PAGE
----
By John Burns and Amanda Ford
Recruiting participants for Voice of the Customer research is often challenging. It’s particularly troublesome in business-to-business markets, but consumer companies experience difficulties as well. As a result, many companies conclude that their customers would never talk to them, and they choose not to conduct Voice of the Customer research. This is unfortunate. In most instances, customers will talk to you, but you have to know what you’re doing. In this article, we share several tips and techniques to help you experience greater success with your recruiting efforts.
Tell Them What You Want and Why
Tell customers upfront what you want to talk to them about and why. The more potential respondents know about your Voice of the Customer initiative, the more likely they are to speak with you. It seems obvious, but many companies fail to sufficiently communicate the essential details of the research to respondents. This leaves potential respondents with questions and misperceptions about what you’re doing and why. Not surprisingly, they decline to participate. Therefore, we recommend sending potential respondents a one-page information sheet. It should cover several topics:
- Explain what the research is about and why you’re conducting it
- Say what you plan to do with the information (i.e., it’s for internal purposes, not publication)
- Tell them how long will it take, where it will take place and how they should get in touch with you
- Emphasize that this is research and not sales
- Reassure them that they will remain anonymous
- Establish what they will receive as an incentive or honoraria (if you’re offering one—discussed later in this article)
Make It Easy for Them
Recruiting hard-to-reach respondents requires making it easy for them to fit the research into their busy schedules. For example, if you’re holding the research at a central location, such as a market research facility or a hotel, ensure the location is easy to get to for potential respondents. Is it accessible from the highway or public transportation? Does it have ample parking and will you validate it? In addition, cater to their needs in scheduling times that the research will take place. Corporate executives and medical professionals, for instance, often prefer early morning time slots, but construction workers may want to talk to you at the end of the day. Other respondent types, such as busy moms, may prefer a lunchtime appointment.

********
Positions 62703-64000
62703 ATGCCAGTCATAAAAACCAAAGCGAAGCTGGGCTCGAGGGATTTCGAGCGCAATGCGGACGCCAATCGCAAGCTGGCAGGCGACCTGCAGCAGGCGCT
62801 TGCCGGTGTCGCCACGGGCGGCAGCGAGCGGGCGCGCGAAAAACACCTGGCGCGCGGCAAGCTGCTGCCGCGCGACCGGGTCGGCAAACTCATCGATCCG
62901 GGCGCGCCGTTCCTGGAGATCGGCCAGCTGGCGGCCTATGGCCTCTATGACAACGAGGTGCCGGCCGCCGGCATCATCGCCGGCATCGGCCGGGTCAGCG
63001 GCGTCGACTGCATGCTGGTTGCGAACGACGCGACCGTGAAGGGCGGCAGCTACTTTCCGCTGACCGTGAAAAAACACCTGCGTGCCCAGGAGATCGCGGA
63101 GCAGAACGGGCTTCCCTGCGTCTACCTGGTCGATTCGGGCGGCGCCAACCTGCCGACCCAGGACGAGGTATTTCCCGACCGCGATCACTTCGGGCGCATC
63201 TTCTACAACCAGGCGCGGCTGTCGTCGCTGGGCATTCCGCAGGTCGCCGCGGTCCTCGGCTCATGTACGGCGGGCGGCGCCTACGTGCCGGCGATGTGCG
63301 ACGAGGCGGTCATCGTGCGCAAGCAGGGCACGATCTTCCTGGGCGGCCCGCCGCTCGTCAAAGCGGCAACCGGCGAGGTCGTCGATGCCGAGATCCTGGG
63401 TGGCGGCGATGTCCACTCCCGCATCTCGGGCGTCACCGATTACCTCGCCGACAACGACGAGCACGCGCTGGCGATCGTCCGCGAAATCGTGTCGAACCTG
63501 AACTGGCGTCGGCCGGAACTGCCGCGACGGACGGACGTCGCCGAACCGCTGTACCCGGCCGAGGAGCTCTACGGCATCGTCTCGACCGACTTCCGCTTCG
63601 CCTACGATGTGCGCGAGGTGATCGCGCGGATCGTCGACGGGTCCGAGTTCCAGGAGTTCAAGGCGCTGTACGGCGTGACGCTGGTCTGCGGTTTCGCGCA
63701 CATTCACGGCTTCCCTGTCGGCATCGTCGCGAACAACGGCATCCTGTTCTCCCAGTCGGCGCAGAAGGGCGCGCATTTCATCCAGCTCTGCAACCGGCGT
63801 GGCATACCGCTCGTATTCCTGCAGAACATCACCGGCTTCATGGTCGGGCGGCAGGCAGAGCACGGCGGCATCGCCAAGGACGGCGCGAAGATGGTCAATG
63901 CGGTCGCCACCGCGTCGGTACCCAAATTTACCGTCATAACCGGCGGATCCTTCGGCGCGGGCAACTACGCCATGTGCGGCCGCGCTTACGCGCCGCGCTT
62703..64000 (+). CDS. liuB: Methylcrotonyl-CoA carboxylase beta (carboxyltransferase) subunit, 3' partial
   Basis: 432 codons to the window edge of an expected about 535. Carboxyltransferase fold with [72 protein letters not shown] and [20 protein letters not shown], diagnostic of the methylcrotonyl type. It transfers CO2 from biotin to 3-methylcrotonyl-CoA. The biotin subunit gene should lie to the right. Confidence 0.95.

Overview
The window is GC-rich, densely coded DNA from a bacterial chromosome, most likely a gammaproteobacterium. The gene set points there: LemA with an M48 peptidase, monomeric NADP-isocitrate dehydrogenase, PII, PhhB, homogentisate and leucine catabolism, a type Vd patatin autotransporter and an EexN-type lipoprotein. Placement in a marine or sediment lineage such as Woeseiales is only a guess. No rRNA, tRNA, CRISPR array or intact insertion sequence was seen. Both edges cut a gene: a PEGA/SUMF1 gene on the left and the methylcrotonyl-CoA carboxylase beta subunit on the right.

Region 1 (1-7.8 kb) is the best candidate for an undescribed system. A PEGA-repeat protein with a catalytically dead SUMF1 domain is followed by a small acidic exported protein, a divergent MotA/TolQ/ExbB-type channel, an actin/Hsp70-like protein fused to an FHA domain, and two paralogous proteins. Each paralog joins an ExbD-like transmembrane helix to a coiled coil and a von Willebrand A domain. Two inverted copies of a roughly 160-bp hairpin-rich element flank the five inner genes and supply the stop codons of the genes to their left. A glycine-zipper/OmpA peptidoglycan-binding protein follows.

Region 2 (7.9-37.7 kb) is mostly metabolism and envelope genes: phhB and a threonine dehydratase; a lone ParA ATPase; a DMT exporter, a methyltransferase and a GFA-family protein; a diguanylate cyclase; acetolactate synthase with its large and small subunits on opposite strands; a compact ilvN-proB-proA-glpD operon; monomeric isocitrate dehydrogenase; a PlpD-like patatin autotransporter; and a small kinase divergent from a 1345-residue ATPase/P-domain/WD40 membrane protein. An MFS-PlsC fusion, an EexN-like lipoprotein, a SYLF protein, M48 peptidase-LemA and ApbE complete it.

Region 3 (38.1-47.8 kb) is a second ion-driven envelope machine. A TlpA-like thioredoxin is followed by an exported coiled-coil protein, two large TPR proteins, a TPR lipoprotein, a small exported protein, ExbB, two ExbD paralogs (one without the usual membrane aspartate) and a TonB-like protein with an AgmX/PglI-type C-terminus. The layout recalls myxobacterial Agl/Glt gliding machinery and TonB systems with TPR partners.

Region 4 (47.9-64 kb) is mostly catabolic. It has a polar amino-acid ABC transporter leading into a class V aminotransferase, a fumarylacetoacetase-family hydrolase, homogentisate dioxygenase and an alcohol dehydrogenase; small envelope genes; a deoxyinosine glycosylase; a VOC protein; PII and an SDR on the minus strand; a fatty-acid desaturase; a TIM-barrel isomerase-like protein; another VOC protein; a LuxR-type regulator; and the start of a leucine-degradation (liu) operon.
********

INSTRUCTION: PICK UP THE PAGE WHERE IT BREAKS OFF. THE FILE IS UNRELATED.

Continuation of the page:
Go around the Gatekeeper
Busy professionals often have administrative assistants, or gatekeepers, who screen phone calls, review emails and otherwise manage access to the people you want to recruit. Although they sometimes help you with your recruiting efforts, more often successful recruiting requires getting around gatekeepers. One way to do this is to send the information sheet we mentioned previously the old-fashioned way: send a fax or FedEx mailing. With a fax or FedEx mailing, you can address the person you want to recruit directly. Gatekeepers often pay less attention to faxes and FedEx envelopes than to phone calls or emails. In addition, physical documents, such as faxes and FedEx mailings, frequently get put right on the chair, keyboard or in the mail slot of the person you want to recruit. It’s also common for employees other than the gatekeeper to sign for FedEx mailings, or pick up faxes from the machine, and bring them directly to the desk of the person you want to recruit.
Last but not Least: Offer Cash
If you can, offer respondents a cash incentive—for them or a donation to charity of their choosing. For busy professionals, $250-$500 is a common incentive amount for an hour of their time in a qualitative interview. For hard-to-reach consumers the amount can reach $100 or more depending upon the length of the interview. Although other techniques, such as providing them some form of a report at the end of the project, may appeal to some respondents, nothing motivates participation like a cash incentive. Some companies may refuse to offer incentives, particularly cash. Incentives, however, are an accepted part of the recruiting business in the market research industry. Incentives not only ease the challenge of recruiting, but also lead to more engaged respondents who are far more likely to keep the appointment they schedule with you. In summary, it’s possible to recruit hard-to-reach respondents for Voice of the Customer research. We do it all the time. But it’s critical to plan ahead. Follow the suggestions we offer here. We’re confident you’ll achieve greater success, and you’ll find that customers will, in fact, talk to you.